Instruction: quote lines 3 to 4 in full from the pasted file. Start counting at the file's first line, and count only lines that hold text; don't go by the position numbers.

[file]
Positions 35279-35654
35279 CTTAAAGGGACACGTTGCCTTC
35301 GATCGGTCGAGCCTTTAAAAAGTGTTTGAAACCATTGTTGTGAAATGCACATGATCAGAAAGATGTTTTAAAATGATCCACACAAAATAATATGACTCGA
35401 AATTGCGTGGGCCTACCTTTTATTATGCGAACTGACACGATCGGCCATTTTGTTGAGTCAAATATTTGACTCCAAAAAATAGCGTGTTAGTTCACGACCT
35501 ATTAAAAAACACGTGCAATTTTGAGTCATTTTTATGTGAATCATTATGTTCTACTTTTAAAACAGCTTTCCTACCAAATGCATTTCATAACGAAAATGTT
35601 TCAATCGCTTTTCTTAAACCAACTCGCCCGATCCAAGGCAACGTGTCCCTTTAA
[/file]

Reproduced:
35301 GATCGGTCGAGCCTTTAAAAAGTGTTTGAAACCATTGTTGTGAAATGCACATGATCAGAAAGATGTTTTAAAATGATCCACACAAAATAATATGACTCGA
35401 AATTGCGTGGGCCTACCTTTTATTATGCGAACTGACACGATCGGCCATTTTGTTGAGTCAAATATTTGACTCCAAAAAATAGCGTGTTAGTTCACGACCT